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Does JQuery support Dictionaries (key, value) collection ?

I would like to set the following data in a structure

[1, false]
[2, true]
[3, false]

with the ability to add, lookup, delete and update.

Any help!

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What's wrong with Javascript's associative array? – kennytm Mar 23 '11 at 7:48
While Javascript supports a dictionary-type of collection, why not just store the values in an array since your keys are numerical? – kevmo314 Mar 23 '11 at 7:49
Do you need to store the data with respect to a DOM element or in general.Why cant you use a simple javascript object.If the data needs to be stored with respect to particular DOM elements you could check out – frictionlesspulley Mar 23 '11 at 7:50
Storing the required structure is possible with Javascript's JSON, as an array of objects ([[1, false],[2, true],[3, false]]) or with key, value association ([{"id": 1, "enabled": false},{"id": 2, "enabled": true},{"id": 1, "enabled": false}]). But I'm not sure there are in-built methods for manipulation. – Amil Waduwawara Mar 23 '11 at 7:54
I haven't known that I can do that with Javascript. I'm a beginner. Thanks a lot. – Homam Mar 23 '11 at 8:12
up vote 85 down vote accepted

No, jQuery doesn't, but Javascript does.

Just use an object:

var dict = {
  "1" : false,
  "2" : true,
  "3" : false

// lookup:
var second = dict["2"];
// update:
dict["2"] = false;
// add:
dict["4"] = true;
// delete:
delete dict["2"];
share|improve this answer
Thanks a lot. small question: Can I initialize it with no values ? – Homam Mar 23 '11 at 8:14
@John: Yes, just omit the values: var dict = {};. – Felix Kling Mar 23 '11 at 8:15
You should think about updating the answer to include map - would be really helpful for the future. (even though such answers shouldn't become the single point of truth, aka a manual) – Andreas Niedermair Mar 6 at 21:00
This is not hasOwnProperty safe. – Peter Mar 8 at 22:33
@Guffa, basically this is a flaw with JavaScript. The only way around this is to wrap the object and with safe dictionary API to get and set key/values. map is an ES6 solution.… – Peter Mar 8 at 23:03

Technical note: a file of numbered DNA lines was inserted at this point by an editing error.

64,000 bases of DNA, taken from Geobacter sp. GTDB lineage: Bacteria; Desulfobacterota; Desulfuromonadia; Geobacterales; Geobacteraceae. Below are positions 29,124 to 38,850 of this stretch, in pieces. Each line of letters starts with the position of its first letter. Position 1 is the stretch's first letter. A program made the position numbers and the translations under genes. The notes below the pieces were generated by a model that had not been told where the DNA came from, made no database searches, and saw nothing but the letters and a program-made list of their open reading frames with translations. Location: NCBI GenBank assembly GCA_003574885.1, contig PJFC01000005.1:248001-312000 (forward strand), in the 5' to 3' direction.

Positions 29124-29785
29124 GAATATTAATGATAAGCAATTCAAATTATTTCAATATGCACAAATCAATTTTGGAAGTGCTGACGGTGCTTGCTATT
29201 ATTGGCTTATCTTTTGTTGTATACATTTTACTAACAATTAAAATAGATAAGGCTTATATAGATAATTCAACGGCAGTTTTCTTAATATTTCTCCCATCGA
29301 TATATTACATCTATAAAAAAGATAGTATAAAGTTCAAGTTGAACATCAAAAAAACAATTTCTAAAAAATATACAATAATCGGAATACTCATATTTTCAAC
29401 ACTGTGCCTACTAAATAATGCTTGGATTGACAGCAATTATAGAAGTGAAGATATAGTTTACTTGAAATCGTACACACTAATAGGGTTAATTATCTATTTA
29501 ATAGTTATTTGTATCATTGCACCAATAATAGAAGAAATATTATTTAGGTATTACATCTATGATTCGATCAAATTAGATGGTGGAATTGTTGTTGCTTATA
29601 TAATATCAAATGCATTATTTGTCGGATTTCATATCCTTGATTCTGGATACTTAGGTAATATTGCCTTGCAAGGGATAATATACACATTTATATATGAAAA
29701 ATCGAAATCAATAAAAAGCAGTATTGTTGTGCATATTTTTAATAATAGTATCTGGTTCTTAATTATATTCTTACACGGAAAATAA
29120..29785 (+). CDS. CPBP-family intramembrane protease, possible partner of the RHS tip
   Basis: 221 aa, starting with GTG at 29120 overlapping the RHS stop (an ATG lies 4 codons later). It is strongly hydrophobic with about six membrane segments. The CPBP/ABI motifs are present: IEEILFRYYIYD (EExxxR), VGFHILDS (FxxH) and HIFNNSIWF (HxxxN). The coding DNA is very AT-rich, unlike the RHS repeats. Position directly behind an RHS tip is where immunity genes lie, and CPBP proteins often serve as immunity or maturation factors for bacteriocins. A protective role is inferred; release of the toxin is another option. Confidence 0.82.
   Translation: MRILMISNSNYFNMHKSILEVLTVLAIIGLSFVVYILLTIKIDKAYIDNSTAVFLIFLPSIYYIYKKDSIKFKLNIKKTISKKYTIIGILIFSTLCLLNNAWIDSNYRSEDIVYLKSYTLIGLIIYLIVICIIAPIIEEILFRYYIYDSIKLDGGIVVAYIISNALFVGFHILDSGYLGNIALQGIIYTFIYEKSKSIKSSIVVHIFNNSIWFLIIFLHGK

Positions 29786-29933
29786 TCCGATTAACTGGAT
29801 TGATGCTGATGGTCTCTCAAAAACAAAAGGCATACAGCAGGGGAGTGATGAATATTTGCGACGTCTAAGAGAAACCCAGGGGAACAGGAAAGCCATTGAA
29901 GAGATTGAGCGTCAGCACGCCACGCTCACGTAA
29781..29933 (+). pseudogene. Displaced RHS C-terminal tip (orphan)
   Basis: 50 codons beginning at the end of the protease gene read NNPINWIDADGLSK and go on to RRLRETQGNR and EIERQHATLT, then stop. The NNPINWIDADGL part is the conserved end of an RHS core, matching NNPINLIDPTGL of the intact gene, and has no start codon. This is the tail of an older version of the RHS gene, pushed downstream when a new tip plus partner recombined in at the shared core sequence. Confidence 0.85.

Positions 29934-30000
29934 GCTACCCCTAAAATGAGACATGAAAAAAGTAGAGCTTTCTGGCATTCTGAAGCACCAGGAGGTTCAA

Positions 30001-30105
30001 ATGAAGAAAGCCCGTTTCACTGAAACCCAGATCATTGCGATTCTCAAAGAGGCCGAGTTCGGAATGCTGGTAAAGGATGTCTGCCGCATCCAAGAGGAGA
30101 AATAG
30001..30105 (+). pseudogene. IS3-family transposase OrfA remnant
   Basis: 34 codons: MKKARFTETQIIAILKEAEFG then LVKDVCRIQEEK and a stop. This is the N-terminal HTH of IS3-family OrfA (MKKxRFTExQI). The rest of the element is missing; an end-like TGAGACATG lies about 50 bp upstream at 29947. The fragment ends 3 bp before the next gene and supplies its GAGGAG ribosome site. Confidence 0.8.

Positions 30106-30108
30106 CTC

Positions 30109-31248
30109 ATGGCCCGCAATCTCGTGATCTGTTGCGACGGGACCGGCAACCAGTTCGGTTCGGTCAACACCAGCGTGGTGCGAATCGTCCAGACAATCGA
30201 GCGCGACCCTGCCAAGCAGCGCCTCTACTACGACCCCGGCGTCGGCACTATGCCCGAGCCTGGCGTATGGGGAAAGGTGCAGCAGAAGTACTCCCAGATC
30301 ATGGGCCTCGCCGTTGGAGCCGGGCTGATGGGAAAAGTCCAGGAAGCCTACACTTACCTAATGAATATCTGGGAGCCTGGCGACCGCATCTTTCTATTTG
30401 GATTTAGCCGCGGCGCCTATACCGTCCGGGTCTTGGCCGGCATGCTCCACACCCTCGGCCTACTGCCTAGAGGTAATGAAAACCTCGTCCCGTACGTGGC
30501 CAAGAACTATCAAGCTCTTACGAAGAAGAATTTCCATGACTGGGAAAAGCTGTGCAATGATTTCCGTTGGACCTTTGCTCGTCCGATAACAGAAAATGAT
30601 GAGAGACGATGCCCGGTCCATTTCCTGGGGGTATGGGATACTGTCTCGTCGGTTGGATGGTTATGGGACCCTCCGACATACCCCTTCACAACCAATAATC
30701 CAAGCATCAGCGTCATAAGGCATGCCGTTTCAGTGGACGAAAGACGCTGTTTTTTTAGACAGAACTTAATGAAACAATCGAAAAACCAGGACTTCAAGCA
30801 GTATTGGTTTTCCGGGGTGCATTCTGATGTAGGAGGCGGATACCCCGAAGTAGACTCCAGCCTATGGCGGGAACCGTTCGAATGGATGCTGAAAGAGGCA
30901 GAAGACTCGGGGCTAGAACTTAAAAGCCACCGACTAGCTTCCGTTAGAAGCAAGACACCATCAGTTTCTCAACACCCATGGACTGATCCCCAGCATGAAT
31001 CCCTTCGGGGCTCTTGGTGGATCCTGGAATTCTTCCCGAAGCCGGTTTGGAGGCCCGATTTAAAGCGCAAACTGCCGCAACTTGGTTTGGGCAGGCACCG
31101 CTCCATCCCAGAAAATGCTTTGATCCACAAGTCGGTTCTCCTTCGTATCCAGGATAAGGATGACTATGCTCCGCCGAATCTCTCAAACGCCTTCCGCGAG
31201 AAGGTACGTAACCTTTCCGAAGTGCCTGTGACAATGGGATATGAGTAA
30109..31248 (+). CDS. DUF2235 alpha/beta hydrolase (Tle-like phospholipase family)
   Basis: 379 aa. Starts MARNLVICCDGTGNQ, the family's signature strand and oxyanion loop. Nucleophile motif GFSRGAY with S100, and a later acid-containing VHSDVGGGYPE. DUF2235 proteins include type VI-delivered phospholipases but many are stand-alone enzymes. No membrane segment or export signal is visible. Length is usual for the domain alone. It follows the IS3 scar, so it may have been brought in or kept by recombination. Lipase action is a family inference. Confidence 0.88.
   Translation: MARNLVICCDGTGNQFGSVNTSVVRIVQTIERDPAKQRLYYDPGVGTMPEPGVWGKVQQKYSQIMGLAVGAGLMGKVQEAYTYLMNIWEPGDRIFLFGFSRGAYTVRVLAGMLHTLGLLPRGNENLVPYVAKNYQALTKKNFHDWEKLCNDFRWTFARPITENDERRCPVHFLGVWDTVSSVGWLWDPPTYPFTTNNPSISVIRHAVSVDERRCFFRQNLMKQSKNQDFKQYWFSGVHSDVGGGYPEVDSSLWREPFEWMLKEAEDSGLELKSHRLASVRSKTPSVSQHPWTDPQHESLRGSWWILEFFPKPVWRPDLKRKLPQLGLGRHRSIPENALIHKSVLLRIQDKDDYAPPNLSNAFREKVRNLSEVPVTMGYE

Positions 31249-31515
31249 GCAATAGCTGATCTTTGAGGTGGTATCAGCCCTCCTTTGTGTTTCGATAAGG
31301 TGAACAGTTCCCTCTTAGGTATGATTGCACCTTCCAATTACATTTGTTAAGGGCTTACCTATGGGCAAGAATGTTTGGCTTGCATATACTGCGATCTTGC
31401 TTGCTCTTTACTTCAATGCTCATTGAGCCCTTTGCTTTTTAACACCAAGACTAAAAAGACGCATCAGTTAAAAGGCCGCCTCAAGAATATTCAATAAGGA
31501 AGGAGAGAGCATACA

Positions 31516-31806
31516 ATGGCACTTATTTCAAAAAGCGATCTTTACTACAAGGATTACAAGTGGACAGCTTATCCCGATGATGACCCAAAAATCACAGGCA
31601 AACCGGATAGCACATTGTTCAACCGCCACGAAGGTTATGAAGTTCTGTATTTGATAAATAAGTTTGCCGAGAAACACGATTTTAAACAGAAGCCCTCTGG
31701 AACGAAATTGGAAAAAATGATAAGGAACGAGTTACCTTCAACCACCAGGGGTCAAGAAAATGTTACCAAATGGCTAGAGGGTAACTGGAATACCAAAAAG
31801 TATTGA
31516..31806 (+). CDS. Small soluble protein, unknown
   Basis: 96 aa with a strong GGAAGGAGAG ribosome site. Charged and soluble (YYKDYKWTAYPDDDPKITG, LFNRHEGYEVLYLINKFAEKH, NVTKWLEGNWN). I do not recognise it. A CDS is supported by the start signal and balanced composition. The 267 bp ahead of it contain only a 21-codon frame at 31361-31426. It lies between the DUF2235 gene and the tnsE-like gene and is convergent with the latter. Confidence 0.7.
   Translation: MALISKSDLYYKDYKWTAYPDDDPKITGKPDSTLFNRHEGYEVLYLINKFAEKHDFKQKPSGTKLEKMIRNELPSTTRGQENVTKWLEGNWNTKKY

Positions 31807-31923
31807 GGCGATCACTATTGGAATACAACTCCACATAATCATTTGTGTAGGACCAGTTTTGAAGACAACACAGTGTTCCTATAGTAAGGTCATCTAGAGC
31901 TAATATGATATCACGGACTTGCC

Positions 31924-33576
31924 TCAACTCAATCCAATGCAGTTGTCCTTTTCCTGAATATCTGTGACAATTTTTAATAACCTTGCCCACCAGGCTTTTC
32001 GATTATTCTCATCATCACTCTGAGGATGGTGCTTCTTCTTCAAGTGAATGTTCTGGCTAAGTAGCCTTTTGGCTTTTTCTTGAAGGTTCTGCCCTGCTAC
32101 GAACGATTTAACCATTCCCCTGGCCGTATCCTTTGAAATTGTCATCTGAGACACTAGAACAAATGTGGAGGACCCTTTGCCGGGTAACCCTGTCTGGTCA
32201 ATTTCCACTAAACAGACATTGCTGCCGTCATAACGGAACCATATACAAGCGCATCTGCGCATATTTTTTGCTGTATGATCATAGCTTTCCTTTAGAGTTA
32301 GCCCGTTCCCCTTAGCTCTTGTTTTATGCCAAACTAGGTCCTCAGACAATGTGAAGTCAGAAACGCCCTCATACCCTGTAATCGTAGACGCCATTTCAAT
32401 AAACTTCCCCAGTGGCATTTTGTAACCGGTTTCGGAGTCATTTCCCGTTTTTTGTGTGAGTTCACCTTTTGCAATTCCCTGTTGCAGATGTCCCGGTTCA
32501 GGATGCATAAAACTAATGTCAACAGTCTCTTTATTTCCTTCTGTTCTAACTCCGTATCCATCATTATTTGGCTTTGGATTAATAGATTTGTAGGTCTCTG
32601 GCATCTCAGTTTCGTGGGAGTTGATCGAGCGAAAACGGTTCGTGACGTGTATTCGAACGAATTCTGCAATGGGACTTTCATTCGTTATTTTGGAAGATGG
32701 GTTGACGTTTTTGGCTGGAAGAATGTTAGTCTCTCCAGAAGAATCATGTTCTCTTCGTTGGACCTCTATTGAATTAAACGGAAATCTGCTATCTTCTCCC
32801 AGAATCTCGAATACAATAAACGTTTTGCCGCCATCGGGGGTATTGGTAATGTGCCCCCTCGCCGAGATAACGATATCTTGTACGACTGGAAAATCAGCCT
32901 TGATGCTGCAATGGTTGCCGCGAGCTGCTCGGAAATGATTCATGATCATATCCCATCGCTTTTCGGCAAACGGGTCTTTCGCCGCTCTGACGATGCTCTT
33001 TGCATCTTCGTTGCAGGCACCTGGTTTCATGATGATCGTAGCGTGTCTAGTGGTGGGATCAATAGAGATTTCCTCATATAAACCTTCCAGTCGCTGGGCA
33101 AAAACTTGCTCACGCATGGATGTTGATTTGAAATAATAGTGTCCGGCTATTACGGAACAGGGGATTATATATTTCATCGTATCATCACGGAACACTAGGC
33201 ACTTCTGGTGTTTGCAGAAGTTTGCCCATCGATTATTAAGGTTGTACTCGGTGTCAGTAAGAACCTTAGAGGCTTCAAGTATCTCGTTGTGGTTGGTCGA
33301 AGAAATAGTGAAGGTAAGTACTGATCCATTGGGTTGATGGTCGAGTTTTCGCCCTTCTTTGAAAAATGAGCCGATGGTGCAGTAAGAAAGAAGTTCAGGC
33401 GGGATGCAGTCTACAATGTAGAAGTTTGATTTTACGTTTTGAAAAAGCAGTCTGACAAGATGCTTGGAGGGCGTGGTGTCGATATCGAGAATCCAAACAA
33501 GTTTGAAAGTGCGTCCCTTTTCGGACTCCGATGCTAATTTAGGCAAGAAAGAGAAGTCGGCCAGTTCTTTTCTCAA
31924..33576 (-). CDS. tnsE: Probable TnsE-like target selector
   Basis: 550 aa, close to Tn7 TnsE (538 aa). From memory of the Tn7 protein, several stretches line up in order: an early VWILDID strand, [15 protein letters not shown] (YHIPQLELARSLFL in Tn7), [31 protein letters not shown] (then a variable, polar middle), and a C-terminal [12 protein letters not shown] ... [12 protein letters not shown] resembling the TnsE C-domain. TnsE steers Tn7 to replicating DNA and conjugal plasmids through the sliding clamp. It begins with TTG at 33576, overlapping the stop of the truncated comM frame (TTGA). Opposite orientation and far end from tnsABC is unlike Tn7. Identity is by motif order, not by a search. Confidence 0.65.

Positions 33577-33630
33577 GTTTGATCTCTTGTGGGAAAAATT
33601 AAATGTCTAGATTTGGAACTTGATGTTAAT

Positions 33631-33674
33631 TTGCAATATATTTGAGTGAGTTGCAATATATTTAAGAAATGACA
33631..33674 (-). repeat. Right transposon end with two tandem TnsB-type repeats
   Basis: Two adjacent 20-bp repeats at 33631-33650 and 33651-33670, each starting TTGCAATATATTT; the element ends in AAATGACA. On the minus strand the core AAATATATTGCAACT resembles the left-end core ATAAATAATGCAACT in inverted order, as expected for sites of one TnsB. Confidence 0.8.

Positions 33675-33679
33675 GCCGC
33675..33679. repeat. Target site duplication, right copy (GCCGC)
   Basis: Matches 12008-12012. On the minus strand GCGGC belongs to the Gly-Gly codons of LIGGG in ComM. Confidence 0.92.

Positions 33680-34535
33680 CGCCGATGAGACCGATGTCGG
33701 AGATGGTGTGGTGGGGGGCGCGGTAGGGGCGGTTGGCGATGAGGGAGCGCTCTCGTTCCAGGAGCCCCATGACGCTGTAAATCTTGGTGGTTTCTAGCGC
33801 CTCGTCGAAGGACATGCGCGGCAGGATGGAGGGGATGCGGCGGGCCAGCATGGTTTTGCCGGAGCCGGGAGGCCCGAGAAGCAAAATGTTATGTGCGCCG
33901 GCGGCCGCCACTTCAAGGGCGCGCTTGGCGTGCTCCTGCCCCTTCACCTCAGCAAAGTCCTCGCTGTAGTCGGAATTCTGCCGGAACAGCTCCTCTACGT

jQuery, no. But JavaScript does. There are only two structures in JavaScript, arrays and objects.

Objects can be used as dictionary, where the properties are the "keys":

var dict = {
    1: true,
    2: true,
    3: false

Properties of objects can be either accessed with dot notation, (if the property name is a valid identifier, which a digit as used above is not) or with array access notation, obj['property'].

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don't you think since console.log(dict.1) is impossible to write it is very confusing, espacially on cases like: var foo = {3: true, 2: true, 1: false}; console.log(foo[1]); – Caspar Kleijne Mar 23 '11 at 8:14
@CasparKleijne: Not really sure what you think is confusing. You mean it could be confused with an array? Imo one should always know which data structure one is dealing with. – Felix Kling Mar 23 '11 at 8:19

With pure JavaScript,

var myDictionary = new Object();
myDictionary[1] = false;
myDictionary[2] = true;
myDictionary[3] = false;

function look(i) { return myDictionary[i];}
look(1); // will return false
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Yes, you can use object to do this:

var myDict = { 1:false , 2:true , 3:false };
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You don't need separate dictionary classes, since Javascript objects act as dictionaries. See this:

var userObject = {}; // equivalent to new Object()
userObject["lastLoginTime"] = new Date();

Full article here:

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